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Thursday, September 27, 2007

Now What?

Europe is broadly higher. S&P futures are higher as a continuation of yesterday. Today is a light news day.

European Retail Sales Weaken, Bloomberg PMI Shows (Update1): “European retail sales growth slowed in September, led by the sharpest drop in Italy since June 2005, the Bloomberg purchasing managers index showed.

A gauge measuring retail sales slipped to a seasonally adjusted 50.5 from 51 in August. The index is based on a survey of more than 1,000 executives compiled for Bloomberg LP by NTC Economics Ltd. A reading above 50 indicates expansion.”

There are signs of consumer fatigue even outside the US.

“European consumers are more reluctant to increase spending after rising credit costs worldwide and turmoil on financial markets clouded the outlook for economic expansion. In Italy, the government said this week that economic growth will be weaker than expected this year and next.”

On the other hand, Asia is still in party mode.

South Korean Consumers Most Confident in Five Years (Update3): “South Korean consumers became the most optimistic in five years in the third quarter, indicating shoppers may step up spending and spur economic growth.

The consumer sentiment index increased to 112 from 108 in the second quarter, the Bank of Korea said in a report released in Seoul today. A reading higher than 100 indicates optimists outnumber pessimists.”

Banks Borrow 3.9 Billion Euros at ECB's Penalty Rate (Update3): “The European Central Bank lent the most money at its penalty rate in almost three years, suggesting at least one bank is still being shut out of credit markets.

The ECB loaned 3.9 billion euros ($5.5 billion) at its marginal rate of 5 percent yesterday, the most since October 2004, the Frankfurt-based central bank said in a daily borrowing-requirement statement today. It didn't provide details of which bank or banks asked for the money.”

No-one knows where the bodies are buried. Although things have calmed down some banks are still reluctant to lend to each other.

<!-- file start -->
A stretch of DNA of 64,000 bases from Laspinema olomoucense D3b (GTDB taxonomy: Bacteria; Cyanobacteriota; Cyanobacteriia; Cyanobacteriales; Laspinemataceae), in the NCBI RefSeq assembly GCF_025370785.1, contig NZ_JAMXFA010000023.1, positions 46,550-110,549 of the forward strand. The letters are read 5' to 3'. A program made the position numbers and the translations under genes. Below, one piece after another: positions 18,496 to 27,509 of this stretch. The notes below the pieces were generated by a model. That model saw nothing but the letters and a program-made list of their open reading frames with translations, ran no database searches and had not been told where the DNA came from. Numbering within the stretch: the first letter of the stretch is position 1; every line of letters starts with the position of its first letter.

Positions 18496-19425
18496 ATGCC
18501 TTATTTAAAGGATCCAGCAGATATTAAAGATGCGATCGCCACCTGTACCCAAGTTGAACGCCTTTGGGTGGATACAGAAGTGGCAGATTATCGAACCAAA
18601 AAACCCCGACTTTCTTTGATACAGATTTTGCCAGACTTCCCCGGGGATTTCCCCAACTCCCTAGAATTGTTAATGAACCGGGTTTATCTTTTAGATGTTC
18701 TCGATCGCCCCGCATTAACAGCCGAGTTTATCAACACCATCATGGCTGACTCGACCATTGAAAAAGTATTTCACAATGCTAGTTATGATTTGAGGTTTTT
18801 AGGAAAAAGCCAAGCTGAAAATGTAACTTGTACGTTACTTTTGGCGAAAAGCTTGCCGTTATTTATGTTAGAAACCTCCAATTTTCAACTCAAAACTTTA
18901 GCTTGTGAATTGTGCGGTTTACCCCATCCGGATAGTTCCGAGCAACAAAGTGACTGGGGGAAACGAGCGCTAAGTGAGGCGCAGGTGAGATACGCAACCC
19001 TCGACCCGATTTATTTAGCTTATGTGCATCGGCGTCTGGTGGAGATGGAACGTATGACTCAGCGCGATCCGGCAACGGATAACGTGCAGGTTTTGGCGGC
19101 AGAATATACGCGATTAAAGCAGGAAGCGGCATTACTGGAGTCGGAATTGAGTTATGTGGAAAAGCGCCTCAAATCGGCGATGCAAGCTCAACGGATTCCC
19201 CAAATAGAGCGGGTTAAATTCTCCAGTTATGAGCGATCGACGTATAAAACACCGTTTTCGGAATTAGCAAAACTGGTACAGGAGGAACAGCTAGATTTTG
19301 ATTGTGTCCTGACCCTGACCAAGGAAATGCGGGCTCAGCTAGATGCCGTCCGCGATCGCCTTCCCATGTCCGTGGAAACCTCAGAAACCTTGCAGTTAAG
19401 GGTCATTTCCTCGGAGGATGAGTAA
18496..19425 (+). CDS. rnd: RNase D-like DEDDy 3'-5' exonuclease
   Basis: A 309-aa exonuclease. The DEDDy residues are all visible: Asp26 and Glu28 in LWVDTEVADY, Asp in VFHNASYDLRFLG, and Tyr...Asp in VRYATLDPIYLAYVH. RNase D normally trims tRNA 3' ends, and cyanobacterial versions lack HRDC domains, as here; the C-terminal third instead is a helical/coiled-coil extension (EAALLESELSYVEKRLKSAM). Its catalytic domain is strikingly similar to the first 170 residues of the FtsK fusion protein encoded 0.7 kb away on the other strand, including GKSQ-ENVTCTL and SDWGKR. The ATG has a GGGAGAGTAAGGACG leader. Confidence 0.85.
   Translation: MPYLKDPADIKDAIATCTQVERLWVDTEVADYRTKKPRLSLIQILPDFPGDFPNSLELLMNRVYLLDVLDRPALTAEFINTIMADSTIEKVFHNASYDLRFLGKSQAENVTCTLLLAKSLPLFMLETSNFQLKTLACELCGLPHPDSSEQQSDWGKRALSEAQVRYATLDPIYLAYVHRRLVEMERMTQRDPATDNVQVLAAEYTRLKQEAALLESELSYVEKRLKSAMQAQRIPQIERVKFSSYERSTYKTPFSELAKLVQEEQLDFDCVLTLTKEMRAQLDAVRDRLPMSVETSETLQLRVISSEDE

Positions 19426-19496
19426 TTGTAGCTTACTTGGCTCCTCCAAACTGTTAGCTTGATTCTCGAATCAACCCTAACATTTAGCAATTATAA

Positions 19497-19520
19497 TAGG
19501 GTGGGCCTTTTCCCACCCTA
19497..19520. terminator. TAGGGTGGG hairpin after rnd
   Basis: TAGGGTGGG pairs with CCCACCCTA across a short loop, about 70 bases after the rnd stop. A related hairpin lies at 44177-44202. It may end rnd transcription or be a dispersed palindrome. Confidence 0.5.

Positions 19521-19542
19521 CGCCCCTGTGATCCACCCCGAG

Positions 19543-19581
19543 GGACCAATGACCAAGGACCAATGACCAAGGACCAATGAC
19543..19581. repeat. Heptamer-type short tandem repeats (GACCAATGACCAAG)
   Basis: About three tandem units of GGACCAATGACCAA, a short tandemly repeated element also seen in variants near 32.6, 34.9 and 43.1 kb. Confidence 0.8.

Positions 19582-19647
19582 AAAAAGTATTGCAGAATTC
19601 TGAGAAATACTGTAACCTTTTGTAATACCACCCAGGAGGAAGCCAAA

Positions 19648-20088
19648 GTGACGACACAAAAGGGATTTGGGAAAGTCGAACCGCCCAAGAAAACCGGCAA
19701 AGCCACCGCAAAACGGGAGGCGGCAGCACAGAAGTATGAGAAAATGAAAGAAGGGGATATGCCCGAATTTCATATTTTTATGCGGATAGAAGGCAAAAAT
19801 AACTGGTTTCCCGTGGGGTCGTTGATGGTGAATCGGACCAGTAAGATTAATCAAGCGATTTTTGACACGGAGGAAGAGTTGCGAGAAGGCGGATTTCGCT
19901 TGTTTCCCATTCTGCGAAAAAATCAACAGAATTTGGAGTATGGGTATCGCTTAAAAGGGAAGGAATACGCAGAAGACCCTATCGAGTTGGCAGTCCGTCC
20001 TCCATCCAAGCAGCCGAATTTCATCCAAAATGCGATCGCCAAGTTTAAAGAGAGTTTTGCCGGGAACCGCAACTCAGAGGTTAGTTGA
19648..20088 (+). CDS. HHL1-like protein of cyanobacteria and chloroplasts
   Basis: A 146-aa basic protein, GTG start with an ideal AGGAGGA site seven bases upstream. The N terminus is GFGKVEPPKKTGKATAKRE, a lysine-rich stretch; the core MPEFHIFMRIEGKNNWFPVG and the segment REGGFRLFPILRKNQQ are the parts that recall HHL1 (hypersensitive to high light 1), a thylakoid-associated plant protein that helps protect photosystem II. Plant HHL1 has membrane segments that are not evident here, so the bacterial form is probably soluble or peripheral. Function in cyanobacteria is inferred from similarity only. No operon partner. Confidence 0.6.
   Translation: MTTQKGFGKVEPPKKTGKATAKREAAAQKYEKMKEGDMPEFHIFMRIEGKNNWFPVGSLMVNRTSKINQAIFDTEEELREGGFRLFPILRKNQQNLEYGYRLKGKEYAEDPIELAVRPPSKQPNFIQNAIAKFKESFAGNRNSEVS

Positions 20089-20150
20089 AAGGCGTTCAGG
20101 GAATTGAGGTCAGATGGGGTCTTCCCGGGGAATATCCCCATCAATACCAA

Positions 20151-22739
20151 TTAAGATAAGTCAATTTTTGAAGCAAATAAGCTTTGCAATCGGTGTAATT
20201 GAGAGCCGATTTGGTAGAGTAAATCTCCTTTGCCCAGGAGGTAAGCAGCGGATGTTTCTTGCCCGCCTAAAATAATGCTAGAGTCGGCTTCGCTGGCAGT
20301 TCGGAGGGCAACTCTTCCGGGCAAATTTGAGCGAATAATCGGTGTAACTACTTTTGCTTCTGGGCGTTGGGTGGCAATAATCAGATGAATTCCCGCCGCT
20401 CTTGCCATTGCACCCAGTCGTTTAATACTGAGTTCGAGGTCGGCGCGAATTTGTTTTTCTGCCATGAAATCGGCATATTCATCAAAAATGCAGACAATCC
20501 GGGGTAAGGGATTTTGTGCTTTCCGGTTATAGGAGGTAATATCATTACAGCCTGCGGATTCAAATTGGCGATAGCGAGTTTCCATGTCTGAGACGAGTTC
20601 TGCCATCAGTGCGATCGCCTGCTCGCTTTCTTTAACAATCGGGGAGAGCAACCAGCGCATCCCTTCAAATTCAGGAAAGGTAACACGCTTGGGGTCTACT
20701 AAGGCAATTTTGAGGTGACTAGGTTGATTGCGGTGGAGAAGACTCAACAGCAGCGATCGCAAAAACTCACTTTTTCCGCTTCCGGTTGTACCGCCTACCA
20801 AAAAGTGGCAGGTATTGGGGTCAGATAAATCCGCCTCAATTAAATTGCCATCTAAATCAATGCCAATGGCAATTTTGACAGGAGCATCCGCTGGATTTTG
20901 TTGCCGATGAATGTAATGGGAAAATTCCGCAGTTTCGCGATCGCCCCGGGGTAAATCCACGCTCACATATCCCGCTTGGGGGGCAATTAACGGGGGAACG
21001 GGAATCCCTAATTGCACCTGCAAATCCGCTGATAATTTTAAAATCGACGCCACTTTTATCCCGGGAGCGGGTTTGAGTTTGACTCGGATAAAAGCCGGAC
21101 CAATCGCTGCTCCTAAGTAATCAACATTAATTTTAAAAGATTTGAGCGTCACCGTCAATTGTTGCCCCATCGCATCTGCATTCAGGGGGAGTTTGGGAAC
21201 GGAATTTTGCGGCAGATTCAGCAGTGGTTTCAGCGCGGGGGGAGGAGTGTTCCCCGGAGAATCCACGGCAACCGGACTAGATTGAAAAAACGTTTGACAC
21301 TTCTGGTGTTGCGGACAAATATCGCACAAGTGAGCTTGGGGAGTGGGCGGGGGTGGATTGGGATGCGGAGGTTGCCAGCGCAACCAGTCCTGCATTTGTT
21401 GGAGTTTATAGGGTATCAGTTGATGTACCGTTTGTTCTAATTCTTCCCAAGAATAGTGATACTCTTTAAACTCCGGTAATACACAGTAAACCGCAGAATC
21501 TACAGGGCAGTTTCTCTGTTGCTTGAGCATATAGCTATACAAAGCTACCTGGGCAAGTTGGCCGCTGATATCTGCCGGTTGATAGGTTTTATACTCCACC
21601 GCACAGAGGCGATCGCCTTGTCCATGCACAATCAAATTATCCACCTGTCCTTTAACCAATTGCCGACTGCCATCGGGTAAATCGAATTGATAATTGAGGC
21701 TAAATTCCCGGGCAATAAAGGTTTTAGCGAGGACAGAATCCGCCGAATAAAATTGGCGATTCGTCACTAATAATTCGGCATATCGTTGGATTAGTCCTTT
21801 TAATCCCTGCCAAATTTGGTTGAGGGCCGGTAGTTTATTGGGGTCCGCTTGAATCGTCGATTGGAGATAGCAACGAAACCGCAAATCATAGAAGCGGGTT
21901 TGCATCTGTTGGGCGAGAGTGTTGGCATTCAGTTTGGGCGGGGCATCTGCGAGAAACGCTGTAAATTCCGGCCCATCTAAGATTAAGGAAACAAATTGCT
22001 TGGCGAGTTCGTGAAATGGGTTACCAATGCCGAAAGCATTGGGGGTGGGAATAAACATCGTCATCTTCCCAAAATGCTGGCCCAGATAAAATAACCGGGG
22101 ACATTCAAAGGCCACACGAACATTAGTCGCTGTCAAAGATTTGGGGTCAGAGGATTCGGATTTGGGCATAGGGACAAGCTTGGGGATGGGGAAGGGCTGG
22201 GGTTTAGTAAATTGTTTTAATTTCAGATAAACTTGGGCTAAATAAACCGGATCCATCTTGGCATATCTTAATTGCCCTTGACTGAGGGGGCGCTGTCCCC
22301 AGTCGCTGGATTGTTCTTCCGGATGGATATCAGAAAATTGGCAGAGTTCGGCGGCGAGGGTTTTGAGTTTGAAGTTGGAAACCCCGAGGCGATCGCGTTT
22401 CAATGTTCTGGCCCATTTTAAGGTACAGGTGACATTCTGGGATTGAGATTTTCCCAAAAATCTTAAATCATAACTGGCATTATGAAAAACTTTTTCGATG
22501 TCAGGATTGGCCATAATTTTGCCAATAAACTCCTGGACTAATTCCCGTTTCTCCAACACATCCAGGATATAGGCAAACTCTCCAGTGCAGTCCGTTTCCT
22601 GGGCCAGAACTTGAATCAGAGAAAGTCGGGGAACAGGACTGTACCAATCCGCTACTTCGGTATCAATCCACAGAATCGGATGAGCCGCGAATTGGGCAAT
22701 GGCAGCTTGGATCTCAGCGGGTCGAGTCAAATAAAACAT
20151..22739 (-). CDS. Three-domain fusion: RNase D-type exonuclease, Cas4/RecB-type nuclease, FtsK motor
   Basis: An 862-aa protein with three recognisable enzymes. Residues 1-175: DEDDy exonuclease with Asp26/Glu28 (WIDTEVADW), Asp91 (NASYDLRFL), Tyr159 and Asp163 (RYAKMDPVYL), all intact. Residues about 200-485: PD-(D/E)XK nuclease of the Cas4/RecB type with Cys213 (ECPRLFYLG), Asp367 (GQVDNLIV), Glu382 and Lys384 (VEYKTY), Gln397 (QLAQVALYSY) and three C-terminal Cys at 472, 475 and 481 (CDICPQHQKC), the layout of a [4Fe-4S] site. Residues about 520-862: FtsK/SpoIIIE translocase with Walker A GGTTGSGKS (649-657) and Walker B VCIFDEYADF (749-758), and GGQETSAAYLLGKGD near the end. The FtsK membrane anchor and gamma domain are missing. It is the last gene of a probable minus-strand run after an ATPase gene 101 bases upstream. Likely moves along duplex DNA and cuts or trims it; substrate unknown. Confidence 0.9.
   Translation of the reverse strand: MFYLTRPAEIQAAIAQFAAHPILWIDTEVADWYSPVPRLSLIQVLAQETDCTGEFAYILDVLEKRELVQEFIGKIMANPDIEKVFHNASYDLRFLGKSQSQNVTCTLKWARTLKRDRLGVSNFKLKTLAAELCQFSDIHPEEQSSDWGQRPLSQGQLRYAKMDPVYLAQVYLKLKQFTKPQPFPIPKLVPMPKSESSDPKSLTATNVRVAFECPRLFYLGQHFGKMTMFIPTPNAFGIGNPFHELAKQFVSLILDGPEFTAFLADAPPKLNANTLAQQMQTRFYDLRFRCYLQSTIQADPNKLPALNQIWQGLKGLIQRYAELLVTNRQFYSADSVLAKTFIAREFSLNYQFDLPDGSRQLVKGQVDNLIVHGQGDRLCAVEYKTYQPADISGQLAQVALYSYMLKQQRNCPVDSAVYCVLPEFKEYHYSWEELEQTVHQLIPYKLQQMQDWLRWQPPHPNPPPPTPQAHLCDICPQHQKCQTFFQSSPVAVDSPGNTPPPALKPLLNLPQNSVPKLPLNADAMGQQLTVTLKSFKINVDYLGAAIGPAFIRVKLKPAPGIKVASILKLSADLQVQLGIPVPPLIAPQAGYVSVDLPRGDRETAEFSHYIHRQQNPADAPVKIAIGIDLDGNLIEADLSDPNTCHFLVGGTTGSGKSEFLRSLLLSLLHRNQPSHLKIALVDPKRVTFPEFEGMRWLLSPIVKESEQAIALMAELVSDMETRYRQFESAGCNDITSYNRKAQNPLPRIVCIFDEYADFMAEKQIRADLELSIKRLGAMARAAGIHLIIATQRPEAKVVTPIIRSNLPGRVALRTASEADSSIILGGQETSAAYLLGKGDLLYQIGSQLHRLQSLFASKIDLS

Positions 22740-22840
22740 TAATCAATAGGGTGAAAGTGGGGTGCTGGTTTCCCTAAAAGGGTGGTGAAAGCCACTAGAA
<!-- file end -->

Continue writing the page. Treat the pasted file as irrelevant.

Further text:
“The overnight rate for euros fell 18 basis points to 4.17 percent, the BBA said today, while the corresponding rate for pounds climbed 14 basis points to 5.8 percent. The three-month rate for pounds dropped 1 basis point to 6.31 percent.”

Bear Stearns May Draw Investment From Buffett, Banks (Update1): “Bear Stearns Cos. may be close to selling a stake to Warren Buffett or a financial institution as the beleaguered securities firm struggles to revive earnings and its stock price.”

Traders took that rumor and ran with it yesterday. However, these talks may signal that Bear Stearns needs cash quite badly after taking some serious mortgage related losses. I know a little about Buffett. He does not like complicated financial alchemy, going so far as to call certain derivatives ‘financial weapons of mass destruction’. I’m not yet convinced that Buffett would make this kind of purchase. I could see him snap up regional banks, insurance companies and maybe even a brokerage, but for some reason this Bear Stearns rumor doesn’t fit.

The rumor that a Chinese bank might be interested in a 30% stake… now that, that is far more likely.

KKR Banks Selling $10 Billion of First Data Loans (Update2): “Banks financing Kohlberg Kravis Roberts & Co.'s acquisition of First Data Corp. plan to sell as much $10 billion of loans today, double the amount targeted last week, said a banker involved in the deal.

Six underwriters led by Credit Suisse Group, Citigroup Inc., Deutsche Bank AG and Goldman Sachs Group Inc. will sell as much as $8 billion of the debt at a discount of 4 percent of the face value. A further $2 billion will be sold at a 3 percent cut, said the banker, who declined to be identified because details of the sale are private.